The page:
This is a short humorous piece I wrote for Deccan Herald, Bangalore. It can be called a slice of life piece, maybe.
There is no doubt that some men have a ‘thing’ about cars. Call it a fetish if you will. It comes close to being emotionally involved with cars. They actually "care". They listen intently to her engine and are tuned in to her every dysfunction.
‘Something’s wrong,’ my husband often said, stopping a perfectly running car on a lonely road at high noon and disappearing under the hood. It would be half an hour before he would emerge, a satisfied look on his face, oblivious to my impatience.
‘She is fine now,’ he would mutter after a while as if that explained everything.
I am not ashamed to say that
to me at least, a car is a car is a car. It will always be. That is precisely why my better half was uncomfortable with the idea of teaching me to drive. I understood his concerns: his dearest possession would slip out of his hands, meaning his car of course. So when he said he had no time to teach me, I let it go.
I enrolled in a driving school instead. Thank heavens I did. My driving instructor, Stephen, had no hang-ups about cars. His was a healthy attitude which I could relate to. To start with, it did not matter to him if the car made funny noises, if the door did not shut properly or if the wipers squeaked. Stephen's only concern was that the car should move, preferably without a jerk. Period. So used was I to obsessive perfection that after I got over my initial uneasiness, I started to enjoy this tension-free method of driving, and the lessons progressed smoothly.
Lesson number one: Left foot on the clutch. Lesson number two: right foot on the accelerator. The way to proceed was: Brake, then hit the accelerator, then brake again, followed by the accelerator and brake! And preferably, keep just one hand on the steering wheel. The other was needed to constantly change the gears. If one lived in India, one-hand driving had to be mastered, my instructor explained. Considering the state of Bangalore traffic, I trusted that his way was the best.
I had a lot to learn. My greatest driving weakness, according to Stephen, was my nervousness at the wheel. Seeing me panic at the sight of a double-decker bus was upsetting to him.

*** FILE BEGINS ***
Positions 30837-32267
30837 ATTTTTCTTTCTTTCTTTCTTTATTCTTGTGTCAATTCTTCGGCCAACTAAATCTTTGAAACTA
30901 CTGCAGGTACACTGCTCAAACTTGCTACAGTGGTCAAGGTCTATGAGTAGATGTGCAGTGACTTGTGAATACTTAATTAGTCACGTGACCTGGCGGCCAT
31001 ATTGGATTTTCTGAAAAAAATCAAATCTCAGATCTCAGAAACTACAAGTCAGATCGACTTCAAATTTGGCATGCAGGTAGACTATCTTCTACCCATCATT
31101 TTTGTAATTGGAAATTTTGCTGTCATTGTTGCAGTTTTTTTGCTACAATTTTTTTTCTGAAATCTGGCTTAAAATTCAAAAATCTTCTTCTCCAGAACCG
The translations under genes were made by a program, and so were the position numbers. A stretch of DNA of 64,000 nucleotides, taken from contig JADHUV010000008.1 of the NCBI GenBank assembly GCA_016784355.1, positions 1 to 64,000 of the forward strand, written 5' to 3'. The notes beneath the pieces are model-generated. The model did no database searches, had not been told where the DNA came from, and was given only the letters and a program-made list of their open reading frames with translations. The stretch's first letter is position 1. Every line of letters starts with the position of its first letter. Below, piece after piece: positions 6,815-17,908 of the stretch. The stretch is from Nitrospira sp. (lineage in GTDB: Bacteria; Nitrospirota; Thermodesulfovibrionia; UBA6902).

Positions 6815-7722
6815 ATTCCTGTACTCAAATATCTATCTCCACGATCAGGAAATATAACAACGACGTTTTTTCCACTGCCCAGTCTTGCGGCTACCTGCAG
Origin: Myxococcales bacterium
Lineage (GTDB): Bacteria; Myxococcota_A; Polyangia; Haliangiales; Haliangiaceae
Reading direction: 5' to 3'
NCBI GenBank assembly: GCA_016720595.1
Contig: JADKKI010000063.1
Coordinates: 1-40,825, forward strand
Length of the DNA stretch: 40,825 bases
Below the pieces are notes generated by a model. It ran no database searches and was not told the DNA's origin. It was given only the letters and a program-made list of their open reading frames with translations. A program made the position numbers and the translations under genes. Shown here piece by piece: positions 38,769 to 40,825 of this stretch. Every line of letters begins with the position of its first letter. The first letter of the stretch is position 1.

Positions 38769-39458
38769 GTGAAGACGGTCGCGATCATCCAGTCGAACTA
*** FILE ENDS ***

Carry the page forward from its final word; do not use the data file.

‘Drive straight into it Ma’am,’ he admonished. ‘Nothing will happen and you’ll lose your fear! Try it!’
Inexperienced as I was, I obeyed blindly, reassured by the fact that he had a set of pedals on his side of the car. To my surprise, he didn’t need to use them. The bus screeched out of the way. If anybody had panicked then, it was the bus-driver!
Stephen’s reassuring words, nothing will happen, ma’am, held me in good stead through the lessons which followed. Those words could instil confidence in the meekest driver. In fact, his casual manner at the wheel, right elbow jutting out, his eyes admiring his filmi hairstyle in the wrongly positioned rear-view mirror, was a sure fire way of getting rid of anyone’s nervousness. Driving seemed a lark.
These were his other nuggets of gold: Always drive in the centre of the road, don’t ever get bullied. And Don’t let anyone overtake, ever, it will slow you down.
It was not long before I became the perfect driver, in Stephen’s eyes. ‘She is one of my best students,’ he raved to my disbelieving husband. ‘You should see how much control she has over the car, watch her blast through the marketplace, observe her overtaking techniques…’
After demonstrating the above-mentioned techniques to my husband, I was a little surprised when he wasn't impressed. He suggested that now he was ready to teach me because my driving needed a few ‘finishing touches' before he would let me drive our car. All of a sudden he had plenty of time to teach me!
(Published in the Deccan Herald as a "middle")
Pictures are from Pixabay.